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WV Needs freedom to be ‘open for business'

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Kathleen Sheehan Kathleen Sheehan

Kathleen Sheehan is the W. Marston and Katharine B. Becker Doctoral Fellow at West Virginia University in the Economics department.

Why does West Virginia have one of the lowest per capita income levels as well as one of the lowest job growth rates in the country? One reason is because West Virginia is not very free. In a recent report on the "Economic Freedom of North America" released by the Fraser Institute, West Virginia ranks 49th in economic freedom across US states. Only New Mexico has less economic freedom than West Virginia!

Economic freedom is present when regulations are simple, taxes are low and the size of government is small. When a state has economic freedom, businesses understand the "rules of the game" easily. This means they can spend more time and resources on entrepreneurial activity and less time navigating regulatory structures, resulting in more growth, better jobs and a greater number of opportunities. When freedom is absent, it is hard for existing businesses to grow and the business climate is not an attractive environment for new businesses to locate. This means fewer high-paying jobs, opportunities, and wealth for the state's residents.

Economic freedom has been linked to prosperity in many studies, and a brief look at states' per capita income levels highlights its importance. The 10 states with the highest levels of economic freedom have an average per capita income of $51,7337, compared to $44,889 for the other 40 states. The 10 states with the lowest levels of economic freedom have an average per capita income of only $38,017.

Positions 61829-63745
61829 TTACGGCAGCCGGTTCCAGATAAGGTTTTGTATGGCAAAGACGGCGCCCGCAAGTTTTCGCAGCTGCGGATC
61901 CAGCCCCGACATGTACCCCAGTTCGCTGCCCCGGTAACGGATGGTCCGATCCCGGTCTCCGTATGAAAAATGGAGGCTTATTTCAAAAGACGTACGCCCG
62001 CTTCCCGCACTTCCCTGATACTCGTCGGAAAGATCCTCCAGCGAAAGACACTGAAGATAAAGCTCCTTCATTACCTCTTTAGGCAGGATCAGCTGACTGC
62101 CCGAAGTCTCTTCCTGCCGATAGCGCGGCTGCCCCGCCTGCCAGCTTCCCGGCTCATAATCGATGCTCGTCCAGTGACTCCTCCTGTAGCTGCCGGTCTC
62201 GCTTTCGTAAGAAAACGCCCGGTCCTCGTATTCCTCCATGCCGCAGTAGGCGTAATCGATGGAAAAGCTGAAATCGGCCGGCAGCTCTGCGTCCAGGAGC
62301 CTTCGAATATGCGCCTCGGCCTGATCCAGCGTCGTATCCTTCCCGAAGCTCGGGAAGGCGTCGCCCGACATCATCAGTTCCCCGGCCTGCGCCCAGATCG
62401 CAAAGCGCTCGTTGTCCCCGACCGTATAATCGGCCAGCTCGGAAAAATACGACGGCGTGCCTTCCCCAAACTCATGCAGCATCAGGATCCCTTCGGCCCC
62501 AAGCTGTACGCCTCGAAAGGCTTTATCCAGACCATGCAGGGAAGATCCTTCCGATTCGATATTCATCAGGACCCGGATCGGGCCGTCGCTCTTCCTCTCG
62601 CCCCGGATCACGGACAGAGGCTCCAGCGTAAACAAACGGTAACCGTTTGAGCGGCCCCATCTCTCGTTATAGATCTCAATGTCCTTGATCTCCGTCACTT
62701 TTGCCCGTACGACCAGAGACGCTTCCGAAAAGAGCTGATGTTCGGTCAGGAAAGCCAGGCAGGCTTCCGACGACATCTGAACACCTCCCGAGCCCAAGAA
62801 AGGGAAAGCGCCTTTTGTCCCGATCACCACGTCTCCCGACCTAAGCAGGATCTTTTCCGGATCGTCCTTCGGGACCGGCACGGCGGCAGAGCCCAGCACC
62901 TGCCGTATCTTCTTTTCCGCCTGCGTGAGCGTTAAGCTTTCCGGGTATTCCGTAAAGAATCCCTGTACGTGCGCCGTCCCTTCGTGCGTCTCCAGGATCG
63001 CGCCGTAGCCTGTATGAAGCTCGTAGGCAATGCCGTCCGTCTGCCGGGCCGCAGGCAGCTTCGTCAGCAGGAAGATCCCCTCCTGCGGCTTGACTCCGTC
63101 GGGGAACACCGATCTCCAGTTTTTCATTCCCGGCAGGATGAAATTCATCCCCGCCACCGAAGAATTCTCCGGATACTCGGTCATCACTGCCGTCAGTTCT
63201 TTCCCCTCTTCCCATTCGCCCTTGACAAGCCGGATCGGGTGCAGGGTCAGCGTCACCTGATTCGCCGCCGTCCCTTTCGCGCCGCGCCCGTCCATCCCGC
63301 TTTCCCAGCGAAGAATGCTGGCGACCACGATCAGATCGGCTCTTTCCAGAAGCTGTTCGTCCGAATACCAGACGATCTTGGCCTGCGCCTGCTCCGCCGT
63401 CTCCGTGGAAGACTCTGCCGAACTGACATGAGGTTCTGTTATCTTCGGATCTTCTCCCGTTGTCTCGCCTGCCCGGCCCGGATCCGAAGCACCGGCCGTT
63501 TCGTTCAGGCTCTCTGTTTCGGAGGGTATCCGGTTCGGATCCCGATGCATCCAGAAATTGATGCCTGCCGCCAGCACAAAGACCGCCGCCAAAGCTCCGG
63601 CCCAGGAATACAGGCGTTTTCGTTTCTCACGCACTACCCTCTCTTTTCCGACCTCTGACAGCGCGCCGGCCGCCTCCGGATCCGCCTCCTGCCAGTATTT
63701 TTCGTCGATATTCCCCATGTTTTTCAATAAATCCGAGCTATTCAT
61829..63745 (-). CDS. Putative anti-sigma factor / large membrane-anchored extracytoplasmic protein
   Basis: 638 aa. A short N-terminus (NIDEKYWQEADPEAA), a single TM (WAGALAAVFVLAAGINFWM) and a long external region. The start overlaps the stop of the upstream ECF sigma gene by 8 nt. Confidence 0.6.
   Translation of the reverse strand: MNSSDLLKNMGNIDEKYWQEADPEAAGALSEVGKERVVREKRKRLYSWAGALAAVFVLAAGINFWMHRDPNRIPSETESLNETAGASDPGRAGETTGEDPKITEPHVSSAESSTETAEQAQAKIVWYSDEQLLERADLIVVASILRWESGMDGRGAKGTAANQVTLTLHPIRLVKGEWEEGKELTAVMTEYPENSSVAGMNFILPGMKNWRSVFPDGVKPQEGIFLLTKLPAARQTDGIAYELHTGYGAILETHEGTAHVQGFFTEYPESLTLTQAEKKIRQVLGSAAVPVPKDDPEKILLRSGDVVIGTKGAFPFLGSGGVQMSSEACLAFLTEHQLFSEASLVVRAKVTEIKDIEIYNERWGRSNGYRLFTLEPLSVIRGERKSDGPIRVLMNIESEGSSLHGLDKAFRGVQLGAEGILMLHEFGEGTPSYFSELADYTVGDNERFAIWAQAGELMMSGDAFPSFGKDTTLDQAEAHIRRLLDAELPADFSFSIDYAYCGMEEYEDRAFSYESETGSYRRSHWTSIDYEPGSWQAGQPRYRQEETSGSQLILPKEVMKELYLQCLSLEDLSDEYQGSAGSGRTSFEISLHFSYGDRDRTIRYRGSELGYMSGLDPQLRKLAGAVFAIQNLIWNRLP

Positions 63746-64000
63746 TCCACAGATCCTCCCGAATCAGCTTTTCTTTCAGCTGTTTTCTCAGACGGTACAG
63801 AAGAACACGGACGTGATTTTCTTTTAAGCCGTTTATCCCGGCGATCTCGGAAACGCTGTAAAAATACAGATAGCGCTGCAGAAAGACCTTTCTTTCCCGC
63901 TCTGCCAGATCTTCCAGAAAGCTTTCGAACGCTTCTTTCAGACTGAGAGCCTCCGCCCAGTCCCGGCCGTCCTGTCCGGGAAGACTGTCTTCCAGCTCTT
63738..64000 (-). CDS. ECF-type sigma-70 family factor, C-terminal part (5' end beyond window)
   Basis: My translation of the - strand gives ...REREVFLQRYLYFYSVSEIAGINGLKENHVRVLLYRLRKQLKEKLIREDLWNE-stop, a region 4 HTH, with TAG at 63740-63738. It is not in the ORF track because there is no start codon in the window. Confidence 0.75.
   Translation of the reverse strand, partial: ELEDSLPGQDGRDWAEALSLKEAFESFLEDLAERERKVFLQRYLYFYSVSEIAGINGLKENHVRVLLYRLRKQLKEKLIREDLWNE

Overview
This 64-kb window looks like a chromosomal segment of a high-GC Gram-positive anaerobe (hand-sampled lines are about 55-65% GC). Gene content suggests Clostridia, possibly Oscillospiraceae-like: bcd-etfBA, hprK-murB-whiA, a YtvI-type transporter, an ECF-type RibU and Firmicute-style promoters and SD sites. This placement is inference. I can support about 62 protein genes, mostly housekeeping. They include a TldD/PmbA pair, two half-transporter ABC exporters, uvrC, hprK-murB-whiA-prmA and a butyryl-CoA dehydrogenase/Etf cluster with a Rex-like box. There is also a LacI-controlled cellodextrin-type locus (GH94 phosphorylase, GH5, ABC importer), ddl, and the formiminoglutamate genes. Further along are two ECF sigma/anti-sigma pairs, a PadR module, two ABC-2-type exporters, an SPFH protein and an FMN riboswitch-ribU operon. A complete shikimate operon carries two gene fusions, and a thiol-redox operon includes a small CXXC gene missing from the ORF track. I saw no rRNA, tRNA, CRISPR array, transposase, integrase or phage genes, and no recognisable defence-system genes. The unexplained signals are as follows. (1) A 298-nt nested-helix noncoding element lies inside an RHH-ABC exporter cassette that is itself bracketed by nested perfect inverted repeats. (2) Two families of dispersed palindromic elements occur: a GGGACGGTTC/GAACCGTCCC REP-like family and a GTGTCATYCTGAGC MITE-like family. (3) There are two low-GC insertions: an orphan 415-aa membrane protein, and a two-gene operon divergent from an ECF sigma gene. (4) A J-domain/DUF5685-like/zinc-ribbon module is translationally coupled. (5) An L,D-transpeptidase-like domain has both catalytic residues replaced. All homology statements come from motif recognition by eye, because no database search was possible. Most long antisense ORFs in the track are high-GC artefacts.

The low ranking for West Virginia shows the state's business climate is not conducive to economic growth. Freedom is necessary for entrepreneurial experimentation. Having freedom gives individuals and companies the opportunity and ability to start, build, expand, move and manage businesses. Without freedom, this opportunity is thwarted by unnecessary burdens imposed by the government. Governmental policies and restrictions make it hard for business to operate in West Virginia.

West Virginia suffers from excessive business regulation, increasing the costs of starting or running a business. For example, consider the "minor source air permitting" rule from the West Virginia Division of Air Quality. This rule requires an air pollution permit before businesses begin to build and operate. In neighboring states, businesses can acquire similar permits during the construction and operation of their business. This means that to meet the regulatory standard in West Virginia, businesses have to wait anywhere from 45 to 120 days before beginning construction. In neighboring states, this wait time is not required. This excessive regulation makes it more attractive for businesses to locate in neighboring states than to locate here.

In West Virginia the maze of regulations and the tax code are more complicated than almost anywhere else in the country. By spending and taxes per capita, West Virginia has the largest government amongst US states. This hurts the state's appeal to businesses. In Forbes' Best States for Business, West Virginia ranks 47th in regulation, 48th in growth prospects, and 45th overall. The overly burdensome regulations and taxes in the state are stifling businesses and making it unattractive to locate here.

As the government adds overly complicated restrictions, businesses must take resources away from producing goods and services and use them to make sure these restrictions are followed. This raises their costs and leads them to decrease employment or, worse, shut down completely. This makes everyone worse off.

Businesses chose not to locate in West Virginia because of bad policies, not bad luck. For West Virginia to be truly "Open for Business" the state must simplify regulations and taxes and decrease the size of its government.